The political organizing strategies used by activists at People’s Park reflect new models in organization theory, such as mutual aid networks. The work of various collectives practicing mutual aid in the Park traces back to even before January 30 of this year. Currently, these groups (notably the Berkeley Student Food Collective, Berkeley Mutual Aid Projects, Food Not Bombs, The Suitcase Clinic, and more) are collecting and distributing communal supplies such as food, water, and other essential items, as well as providing 24-7 emergency medical care on site.
The behavior of these groups reflect mutual aid networks. In a new book on mutual aid, Dean Spade, a professor at the University of Seattle School of Law, describes mutual aid as “ordinary people […] finding bold and innovative ways to share resources and support the vulnerable.” As a form of political organization, mutual aid is steadily gaining popularity because such direct strategies effectively accomplish the goals groups seek to achieve. For example, non-resident Park activists envision a world in which Park residents are respected with autonomy – and this they do.
Because this political organization strategy collaborates with the victims of development plans, the commitment to resisting University encroachment is more formidable than ever before. These activists are willing to occupy the Park even when the sun goes down, in order to truly empathize with the permanent Park residents. In essence, mutual aid projects encourage activists who are not directly victims to step into the shoes of the vulnerable. This shared understanding and collective organizing allows for powerful and collaborative mass-movements to be created and sustained.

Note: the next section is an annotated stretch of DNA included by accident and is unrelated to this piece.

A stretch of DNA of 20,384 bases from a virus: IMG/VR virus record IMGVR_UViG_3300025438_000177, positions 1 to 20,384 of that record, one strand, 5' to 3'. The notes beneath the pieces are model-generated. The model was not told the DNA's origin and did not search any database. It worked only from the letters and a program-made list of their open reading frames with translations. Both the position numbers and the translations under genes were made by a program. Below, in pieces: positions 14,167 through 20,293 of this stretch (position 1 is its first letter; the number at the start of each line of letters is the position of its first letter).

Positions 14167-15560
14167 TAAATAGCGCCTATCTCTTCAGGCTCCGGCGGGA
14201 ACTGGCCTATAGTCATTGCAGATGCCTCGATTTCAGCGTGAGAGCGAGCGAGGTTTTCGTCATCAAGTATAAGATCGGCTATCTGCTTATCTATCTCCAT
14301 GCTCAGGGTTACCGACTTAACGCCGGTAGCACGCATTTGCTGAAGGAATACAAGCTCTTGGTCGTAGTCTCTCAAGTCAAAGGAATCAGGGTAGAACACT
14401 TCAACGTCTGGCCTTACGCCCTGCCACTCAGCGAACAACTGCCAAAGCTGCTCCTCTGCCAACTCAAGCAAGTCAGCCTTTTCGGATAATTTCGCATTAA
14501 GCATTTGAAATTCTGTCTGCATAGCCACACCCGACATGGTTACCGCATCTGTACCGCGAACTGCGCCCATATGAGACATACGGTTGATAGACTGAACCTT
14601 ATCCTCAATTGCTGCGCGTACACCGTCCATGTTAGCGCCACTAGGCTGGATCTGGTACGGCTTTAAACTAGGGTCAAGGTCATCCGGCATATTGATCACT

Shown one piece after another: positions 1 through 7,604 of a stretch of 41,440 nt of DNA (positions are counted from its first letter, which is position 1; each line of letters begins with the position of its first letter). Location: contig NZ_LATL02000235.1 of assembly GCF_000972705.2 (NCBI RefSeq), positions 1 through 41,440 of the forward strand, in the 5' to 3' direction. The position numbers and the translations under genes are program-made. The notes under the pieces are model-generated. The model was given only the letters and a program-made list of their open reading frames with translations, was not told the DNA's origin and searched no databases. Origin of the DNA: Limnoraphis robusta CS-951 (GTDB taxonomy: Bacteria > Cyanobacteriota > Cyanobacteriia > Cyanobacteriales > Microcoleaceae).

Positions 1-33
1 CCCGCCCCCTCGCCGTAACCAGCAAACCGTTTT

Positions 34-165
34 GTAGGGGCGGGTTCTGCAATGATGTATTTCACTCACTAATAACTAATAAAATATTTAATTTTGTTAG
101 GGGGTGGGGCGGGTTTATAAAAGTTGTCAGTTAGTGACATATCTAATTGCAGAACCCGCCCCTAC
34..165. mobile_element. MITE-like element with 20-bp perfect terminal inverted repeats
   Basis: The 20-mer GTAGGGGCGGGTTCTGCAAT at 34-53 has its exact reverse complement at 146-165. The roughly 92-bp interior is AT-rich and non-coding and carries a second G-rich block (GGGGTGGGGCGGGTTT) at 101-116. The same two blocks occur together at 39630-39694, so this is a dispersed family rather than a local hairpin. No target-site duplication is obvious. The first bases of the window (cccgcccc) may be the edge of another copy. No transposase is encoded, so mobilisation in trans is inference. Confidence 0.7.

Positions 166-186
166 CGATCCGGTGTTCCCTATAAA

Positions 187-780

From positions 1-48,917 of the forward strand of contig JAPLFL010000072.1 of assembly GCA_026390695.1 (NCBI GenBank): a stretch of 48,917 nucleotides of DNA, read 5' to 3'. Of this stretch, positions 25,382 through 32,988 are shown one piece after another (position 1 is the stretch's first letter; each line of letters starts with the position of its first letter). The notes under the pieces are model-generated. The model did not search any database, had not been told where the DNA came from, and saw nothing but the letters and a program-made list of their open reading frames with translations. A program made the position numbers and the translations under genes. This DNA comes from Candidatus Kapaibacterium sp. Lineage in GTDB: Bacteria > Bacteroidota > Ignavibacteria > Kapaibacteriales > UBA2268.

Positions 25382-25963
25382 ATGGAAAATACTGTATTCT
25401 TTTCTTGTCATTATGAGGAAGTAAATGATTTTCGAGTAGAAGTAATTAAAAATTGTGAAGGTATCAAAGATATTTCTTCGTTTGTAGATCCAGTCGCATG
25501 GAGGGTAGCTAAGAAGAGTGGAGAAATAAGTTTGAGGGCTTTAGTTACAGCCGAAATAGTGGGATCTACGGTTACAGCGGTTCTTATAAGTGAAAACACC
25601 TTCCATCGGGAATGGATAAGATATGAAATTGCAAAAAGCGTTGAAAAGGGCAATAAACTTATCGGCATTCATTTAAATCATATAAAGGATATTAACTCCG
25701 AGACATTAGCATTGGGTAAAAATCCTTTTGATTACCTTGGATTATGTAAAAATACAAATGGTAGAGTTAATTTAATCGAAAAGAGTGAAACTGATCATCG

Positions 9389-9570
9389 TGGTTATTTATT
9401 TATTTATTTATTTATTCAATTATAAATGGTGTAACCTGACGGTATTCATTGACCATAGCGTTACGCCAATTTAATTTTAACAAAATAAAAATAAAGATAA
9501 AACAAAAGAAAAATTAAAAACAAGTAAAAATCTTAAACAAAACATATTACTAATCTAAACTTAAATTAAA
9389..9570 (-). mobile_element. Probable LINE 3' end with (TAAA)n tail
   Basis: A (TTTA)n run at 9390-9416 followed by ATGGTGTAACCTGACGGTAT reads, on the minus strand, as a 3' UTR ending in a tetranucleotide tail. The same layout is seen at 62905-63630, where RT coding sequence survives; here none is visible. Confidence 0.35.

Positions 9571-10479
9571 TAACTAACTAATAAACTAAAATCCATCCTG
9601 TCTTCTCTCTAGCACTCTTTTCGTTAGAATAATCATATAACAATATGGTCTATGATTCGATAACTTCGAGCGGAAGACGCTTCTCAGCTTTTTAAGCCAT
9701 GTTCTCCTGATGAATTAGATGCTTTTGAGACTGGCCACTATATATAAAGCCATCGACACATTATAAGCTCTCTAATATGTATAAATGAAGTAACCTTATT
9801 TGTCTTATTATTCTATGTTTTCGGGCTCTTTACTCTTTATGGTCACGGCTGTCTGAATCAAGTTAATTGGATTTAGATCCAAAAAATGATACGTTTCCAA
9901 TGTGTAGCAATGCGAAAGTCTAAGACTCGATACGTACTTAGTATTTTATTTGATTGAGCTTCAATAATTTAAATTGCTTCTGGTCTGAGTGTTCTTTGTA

All of this is not to say that Park activists are progressing without obstacles. The COVID-19 pandemic has inhibited the ability of Park activists to physically organize in mass numbers. At General Community meetings (which take place every Friday), community members and Park residents attempt to discuss organizing plans while adhering to social-distancing guidelines. But, with numbers of people spaced 6-feet apart, some participants end up far away from the speaker and disengaging.
And, keeping activists and community-members engaged long-term is an even greater difficulty mutual-aid projects and similar forms of grassroots organizing often face. Even the most successful and prominent mutual aid projects, such as the Black Panther Breakfast Program, often collapse simply due to loss of commitment and unity among activists. Indeed, history suggests that the durability of mutual aid networks withers most with uncoordinated internal organizing, rather than external pressure. Surprisingly, various state efforts to suppress the Black Panther Breakfast Program, like state officials urinating on the food for children, actually encouraged more community members to participate in the program.